Jump to content

Render method, rect argument


Pantaleao
 Share

Recommended Posts

When looking at the following, at Render method (loop excerpt from codelab):

void Render(Surface dst, Surface src, Rectangle rect)
{
   for(int y = rect.Top; y < rect.Bottom; y++)
   {
       ...

       for (int x = rect.Left; x < rect.Right; x++)
       {
           ...
       }
   }
}

I see that both right and bottom sides of the area (rect) are excluded from processing; is there a reason for that? Aren't those sides representing valid points for processing? Any tips will be very appreciated! :)

"Be who you are and say what you feel because those who mind don't matter and those who matter don't mind."

~Dr. Seuss

Link to comment
Share on other sites

No. They aren't.

Arithmetic (2nd grade): between a and b, there are b - a - 1 numbers (positions), excluding them, or b - a + 1 numbers (positions) including them. But the rectangle has b - a positions, so we have to exclude one side.

Link to comment
Share on other sites

No. They aren't.

Arithmetic (2nd grade): between a and b, there are b - a - 1 numbers (positions), excluding them, or b - a + 1 numbers (positions) including them. But the rectangle has b - a positions, so we have to exclude one side.

LOL Teacher, you missed the point completely! Rest assured I'm far beyond 2nd grade... FYI I'm a Senior R&D Systems/Software Engineer and Systems Architect, besides creating Process Control & Industrial Automation systems-related HMI's for a living!* LOL

Ok, let me tell (not teach ;)) you this:

It all depends on the underlying platform (many conditions apply...) and also on the underlying framework, among many, many other things, ok?

My simple question remains... so any other useful tips will still be very appreciated! :)

* Toli, next time less attitude, will you? I tend to react badly to such things... :twisted:

"Be who you are and say what you feel because those who mind don't matter and those who matter don't mind."

~Dr. Seuss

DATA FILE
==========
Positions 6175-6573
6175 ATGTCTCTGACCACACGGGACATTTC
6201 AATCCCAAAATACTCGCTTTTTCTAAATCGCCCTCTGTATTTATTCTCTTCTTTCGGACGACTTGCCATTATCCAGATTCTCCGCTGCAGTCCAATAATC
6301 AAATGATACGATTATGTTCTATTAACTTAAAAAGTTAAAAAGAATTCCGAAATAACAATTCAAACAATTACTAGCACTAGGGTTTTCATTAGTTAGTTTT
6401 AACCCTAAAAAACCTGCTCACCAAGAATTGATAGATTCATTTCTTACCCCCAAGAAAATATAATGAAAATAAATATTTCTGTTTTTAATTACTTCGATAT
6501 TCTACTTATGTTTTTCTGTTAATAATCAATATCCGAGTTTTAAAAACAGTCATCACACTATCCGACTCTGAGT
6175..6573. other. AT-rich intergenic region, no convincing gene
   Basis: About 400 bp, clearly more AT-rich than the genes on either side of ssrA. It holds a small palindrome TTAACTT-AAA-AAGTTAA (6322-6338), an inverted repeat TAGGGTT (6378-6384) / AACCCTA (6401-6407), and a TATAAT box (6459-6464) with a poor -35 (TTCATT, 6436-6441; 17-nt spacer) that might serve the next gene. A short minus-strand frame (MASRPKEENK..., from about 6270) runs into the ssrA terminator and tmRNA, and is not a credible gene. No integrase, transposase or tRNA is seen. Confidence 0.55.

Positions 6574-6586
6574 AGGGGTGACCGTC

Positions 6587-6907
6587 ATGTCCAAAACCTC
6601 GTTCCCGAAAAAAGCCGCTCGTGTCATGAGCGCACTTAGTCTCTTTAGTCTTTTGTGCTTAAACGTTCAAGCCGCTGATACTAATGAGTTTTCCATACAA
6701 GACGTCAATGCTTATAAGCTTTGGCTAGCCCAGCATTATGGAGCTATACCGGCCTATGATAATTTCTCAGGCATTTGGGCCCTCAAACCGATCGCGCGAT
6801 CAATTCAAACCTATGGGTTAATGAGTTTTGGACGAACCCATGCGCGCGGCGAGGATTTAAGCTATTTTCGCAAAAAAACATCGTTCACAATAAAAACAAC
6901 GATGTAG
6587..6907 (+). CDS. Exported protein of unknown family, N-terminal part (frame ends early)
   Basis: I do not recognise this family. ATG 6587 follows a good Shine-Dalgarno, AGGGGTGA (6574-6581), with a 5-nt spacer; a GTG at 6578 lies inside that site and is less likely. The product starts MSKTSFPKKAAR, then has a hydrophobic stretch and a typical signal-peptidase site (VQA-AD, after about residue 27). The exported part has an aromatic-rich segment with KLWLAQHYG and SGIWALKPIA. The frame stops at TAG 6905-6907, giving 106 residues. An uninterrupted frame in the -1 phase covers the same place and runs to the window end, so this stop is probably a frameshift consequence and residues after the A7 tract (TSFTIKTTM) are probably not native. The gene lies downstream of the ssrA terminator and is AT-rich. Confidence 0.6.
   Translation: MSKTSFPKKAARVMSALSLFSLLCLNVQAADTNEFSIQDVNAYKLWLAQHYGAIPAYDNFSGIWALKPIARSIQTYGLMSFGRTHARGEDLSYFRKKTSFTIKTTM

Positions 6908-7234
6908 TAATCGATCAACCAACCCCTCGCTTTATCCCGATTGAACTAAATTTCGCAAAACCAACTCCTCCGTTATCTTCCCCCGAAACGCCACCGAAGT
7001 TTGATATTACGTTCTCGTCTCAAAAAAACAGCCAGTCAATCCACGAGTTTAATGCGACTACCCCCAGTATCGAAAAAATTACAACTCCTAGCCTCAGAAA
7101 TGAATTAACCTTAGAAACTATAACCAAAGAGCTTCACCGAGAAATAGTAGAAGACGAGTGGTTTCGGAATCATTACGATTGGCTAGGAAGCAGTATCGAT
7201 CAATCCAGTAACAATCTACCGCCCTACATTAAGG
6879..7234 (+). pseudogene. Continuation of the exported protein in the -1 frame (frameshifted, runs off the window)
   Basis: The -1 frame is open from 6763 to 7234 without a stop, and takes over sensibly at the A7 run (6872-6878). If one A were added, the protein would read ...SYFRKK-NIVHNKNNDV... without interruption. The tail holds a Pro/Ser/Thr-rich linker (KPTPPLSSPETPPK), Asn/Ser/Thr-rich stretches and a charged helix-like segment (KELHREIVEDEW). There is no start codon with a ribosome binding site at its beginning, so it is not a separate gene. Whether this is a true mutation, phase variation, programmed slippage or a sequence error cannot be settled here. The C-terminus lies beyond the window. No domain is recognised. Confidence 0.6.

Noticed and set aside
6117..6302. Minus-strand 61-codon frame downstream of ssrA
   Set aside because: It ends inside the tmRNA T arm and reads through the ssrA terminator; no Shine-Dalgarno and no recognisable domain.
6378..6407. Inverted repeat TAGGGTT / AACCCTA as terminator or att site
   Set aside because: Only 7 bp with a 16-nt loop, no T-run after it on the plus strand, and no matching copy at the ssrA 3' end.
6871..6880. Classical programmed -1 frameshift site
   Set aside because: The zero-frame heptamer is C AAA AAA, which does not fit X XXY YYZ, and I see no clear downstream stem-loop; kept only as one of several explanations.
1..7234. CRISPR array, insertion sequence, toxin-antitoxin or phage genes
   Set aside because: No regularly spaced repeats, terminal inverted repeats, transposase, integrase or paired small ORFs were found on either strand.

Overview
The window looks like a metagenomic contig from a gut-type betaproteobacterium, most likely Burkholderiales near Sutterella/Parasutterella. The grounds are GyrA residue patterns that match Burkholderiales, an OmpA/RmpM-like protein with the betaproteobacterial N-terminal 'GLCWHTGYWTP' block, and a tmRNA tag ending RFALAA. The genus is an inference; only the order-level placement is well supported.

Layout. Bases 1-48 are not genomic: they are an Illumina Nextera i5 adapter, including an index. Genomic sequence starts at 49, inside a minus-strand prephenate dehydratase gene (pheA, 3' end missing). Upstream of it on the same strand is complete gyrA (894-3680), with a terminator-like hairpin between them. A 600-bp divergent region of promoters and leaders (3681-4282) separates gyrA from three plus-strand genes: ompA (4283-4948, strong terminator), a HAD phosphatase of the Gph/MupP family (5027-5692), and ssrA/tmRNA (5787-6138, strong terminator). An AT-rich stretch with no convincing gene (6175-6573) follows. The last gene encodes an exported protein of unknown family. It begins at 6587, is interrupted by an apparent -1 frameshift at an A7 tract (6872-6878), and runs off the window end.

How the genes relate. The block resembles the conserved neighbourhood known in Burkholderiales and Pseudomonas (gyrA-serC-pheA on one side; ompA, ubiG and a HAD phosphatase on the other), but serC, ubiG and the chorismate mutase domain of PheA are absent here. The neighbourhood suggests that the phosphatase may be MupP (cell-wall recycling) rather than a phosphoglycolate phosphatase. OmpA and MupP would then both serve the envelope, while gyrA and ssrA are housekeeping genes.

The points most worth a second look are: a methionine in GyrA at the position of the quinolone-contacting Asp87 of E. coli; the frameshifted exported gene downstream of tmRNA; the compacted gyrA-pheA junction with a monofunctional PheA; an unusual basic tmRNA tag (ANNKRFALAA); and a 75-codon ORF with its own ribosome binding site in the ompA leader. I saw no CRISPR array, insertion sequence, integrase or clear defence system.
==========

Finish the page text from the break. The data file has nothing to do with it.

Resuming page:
Link to comment
Share on other sites

It seems to me that you could run a little test and learn the answer yourself.

Use the default CodeLab code and set all the pixels to black (primary color) by uncommenting a few lines.

Are all pixels black at the end of the test? Yes? Then, the code is correct.

Click to play:
j.pngs.pngd.pnga.pngp.png
Download: BoltBait's Plugin Pack | CodeLab | and how about a Computer Dominos Game

Link to comment
Share on other sites

No. They aren't.

Arithmetic (2nd grade): between a and b, there are b - a - 1 numbers (positions), excluding them, or b - a + 1 numbers (positions) including them. But the rectangle has b - a positions, so we have to exclude one side.

LOL Teacher, you missed the point completely! Rest assured I'm far beyond 2nd grade... FYI I'm a Senior R&D Systems/Software Engineer and Systems Architect, besides creating Process Control & Industrial Automation systems-related HMI's for a living!* LOL

Ok, let me tell (not teach ;)) you this:

It all depends on the underlying platform (many conditions apply...) and also on the underlying framework, among many, many other things, ok?

My simple question remains... so any other useful tips will still be very appreciated! :)

* Toli, next time less attitude, will you? I tend to react badly to such things... :twisted:

Great. Professor vs. Senior R&D Systems/Software Engineer and Systems Architect :)

Link to comment
Share on other sites

It seems to me that you could run a little test and learn the answer yourself.

Use the default CodeLab code and set all the pixels to black (primary color) by uncommenting a few lines.

Are all pixels black at the end of the test? Yes? Then, the code is correct.

Thanks, BoltBait! I'm not questioning the correctness of the code - I know it's correct! -, but just trying to figure out some details of the "intimacy" of PdN, so to speak! :lol: Not if, but why... (in this case: any special PdN reason or just the Win-post-98 API...)

I'm already playing with CodeLab and stuff, trying to learn by example (your material is great for this!) and the tutorials are great too, but I'm facing the 'lack of documentation syndrome' in relation to the effects API. Could you give me some pointers? I'm sort of eager to learn from the sources (not just the math involved in image manipulation - there are lots of sources for this - but mainly the public APIs from PdN), so that I can see the 'big picture'. Believe me, I'm a developer that actually reads the documentation and suffers from the lack of it! :shock:

Can you guide me through these first steps, pretty please? :mrgreen:

Great. Professor vs. Senior R&D Systems/Software Engineer and Systems Architect :)